I’ve found that the best way to combat it in a kind and gentle manner is to 1) if it’s a first time offense, make a comment on their post that I’m so glad they really liked the quote/idea or whatever or 2) if it seems to be happening often, I will send them a note via messages telling them that I am SO flattered that they liked what I posted and that I’d just really appreciate it in the future if they would either a) use the share feature to share it with their list or b) use the @name feature so that people who read my page can see that other people in my line of work appreciate my level of expertise.

    Now there is one other instance that involves a little different tactic – if one of my friend list peeps posts something I have also posted, I want them to know I’m not copying them, but that I appreciate that great minds think alike. In this instance, I post a comment that I thought it was so neat that we had found the same thing. More often than not, they come back and say that I was the source…thus, I receive credit where it is due and if not, we build our relationship by learning we have something else in common. 🙂

    Great post today!

  3. Natalie
    February 18, 2011 | 2:18 am

    Great subject!

    Just this week I have had consultants copy word-for-word my ‘About Me’ website page, my FB info, my statuses and even photos and yes, it frustrates and annoys me. Had they given me a link or credit or even come to me and said, ‘Hey, I like what you’ve done, may I use it too?’ I would have no objection. I’d be pleased they liked my work. But just to take my work, without asking and without credit I think is rude. In fact, I give up a lot of time sharing information, presenting at convention, sending out extra information – it’s not that I don’t give. It’s just courteous to ask. Right?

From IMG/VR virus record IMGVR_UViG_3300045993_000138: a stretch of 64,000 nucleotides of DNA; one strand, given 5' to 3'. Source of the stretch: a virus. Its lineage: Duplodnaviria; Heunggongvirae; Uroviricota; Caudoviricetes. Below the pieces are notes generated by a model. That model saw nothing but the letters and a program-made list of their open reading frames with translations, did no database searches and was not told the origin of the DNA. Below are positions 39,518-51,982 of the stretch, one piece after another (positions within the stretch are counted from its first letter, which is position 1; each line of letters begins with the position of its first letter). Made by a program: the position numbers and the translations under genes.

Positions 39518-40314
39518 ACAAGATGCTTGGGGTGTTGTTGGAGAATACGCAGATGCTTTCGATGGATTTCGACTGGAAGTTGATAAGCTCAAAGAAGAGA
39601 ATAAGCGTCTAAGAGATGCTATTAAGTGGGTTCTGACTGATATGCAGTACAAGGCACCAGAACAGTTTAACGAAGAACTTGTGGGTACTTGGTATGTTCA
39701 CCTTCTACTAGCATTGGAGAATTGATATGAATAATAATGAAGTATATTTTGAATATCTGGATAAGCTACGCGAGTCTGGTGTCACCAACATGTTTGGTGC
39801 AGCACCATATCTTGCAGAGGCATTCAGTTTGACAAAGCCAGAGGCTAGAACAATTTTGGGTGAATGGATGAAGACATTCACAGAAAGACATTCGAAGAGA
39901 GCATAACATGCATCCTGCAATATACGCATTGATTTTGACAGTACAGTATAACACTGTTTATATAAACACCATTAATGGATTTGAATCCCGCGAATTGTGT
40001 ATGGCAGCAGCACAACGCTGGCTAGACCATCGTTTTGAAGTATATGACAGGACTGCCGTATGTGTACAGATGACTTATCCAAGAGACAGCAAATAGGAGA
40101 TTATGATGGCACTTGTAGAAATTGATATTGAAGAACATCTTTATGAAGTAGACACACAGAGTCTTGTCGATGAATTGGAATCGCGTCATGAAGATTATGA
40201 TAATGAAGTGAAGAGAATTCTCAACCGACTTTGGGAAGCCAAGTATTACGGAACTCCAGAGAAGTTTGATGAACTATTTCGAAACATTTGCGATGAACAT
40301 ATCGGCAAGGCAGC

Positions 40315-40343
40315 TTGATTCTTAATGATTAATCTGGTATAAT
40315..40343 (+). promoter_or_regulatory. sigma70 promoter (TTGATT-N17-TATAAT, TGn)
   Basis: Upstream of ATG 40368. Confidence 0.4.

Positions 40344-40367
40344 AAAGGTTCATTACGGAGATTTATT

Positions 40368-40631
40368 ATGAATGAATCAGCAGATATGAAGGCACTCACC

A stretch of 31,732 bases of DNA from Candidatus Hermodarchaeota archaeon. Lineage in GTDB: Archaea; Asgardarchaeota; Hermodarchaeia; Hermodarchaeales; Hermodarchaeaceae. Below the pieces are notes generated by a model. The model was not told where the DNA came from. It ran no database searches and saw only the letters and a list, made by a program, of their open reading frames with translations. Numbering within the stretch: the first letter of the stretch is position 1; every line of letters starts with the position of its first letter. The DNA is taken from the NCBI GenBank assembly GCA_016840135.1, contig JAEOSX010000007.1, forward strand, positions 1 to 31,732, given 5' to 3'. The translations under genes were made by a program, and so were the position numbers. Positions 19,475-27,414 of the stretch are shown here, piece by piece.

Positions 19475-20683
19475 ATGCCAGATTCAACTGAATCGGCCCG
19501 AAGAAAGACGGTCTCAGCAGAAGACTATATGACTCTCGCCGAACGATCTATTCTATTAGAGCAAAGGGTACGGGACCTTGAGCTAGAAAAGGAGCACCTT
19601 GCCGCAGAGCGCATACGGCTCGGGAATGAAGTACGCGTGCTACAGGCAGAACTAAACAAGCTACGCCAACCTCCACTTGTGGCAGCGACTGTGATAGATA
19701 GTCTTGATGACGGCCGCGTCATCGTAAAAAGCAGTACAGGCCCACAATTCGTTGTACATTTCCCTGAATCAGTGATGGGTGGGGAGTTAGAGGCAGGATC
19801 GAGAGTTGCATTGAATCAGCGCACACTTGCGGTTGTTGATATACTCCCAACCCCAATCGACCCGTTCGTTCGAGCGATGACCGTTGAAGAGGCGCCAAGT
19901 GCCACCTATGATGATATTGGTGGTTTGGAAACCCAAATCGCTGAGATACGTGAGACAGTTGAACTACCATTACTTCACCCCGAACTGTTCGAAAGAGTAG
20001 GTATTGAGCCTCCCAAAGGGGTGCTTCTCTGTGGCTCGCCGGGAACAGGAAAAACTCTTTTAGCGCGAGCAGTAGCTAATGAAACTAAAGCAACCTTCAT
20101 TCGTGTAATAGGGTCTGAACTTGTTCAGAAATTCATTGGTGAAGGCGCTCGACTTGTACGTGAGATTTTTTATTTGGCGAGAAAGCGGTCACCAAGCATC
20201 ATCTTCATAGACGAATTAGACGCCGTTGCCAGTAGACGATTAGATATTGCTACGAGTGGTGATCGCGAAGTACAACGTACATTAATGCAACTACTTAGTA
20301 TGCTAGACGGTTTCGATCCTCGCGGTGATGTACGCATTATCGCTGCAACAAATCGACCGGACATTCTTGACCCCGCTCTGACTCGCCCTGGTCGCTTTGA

Natalie recently posted..Living Well Wednesday – 16th February- 2011

  4. Lisa Skinn
    February 17, 2011 | 10:30 am

    I am friends with some incredible people that often will share inspirational quotes. If a quote really resonates with me, I will copy and paste as my status. I always tag and thank the person that shared it first.

  5. Gary
    February 17, 2011 | 10:09 am

    I find it very annoying when a link gets posted by one person, and suddenly I see that 10, 20, even 30 people “shared” that link.

    I can understand if it is something that is very specific, like a video that is posted in one place only, but generally, it is links to news stories, articles, studies, etc., that has hundreds of different variations available – if only they look. And many of them won’t even bother.

    Many of the people that are reposting a link to information are not really interested in the content of the info. They are just using the headline as an attention grabber. They aren’t doing the actual work of finding relevant content, just riding the coat-tails of someone else’s work. If I see a link that interests me, I search it online, and find a different source for the same material, just to avoid having a link that looks like a spam list.

    Doing that research also gives me an extra edge in terms of actually understanding what I am putting out there. Many articles will have different content and information, even though they cover the exact same thing. It’s doing that extra few minutes of online research that will pay off, and has for me, in the end.

  6. Amy
    February 17, 2011 | 9:54 am

    I don’t copy posts word for word, at least not that I can recall. It’s like getting the same email forwarded over and over and over. I get so tired of reading the same things repeatedly on Facebook. I have seen other distributors in my company use my status or links and I’m fine with that. Our “friend lists” are all different and I’m glad to help some of them who are new to social media. If I do see a post that I like or agree with, I might re-word it to make it my own “thought”.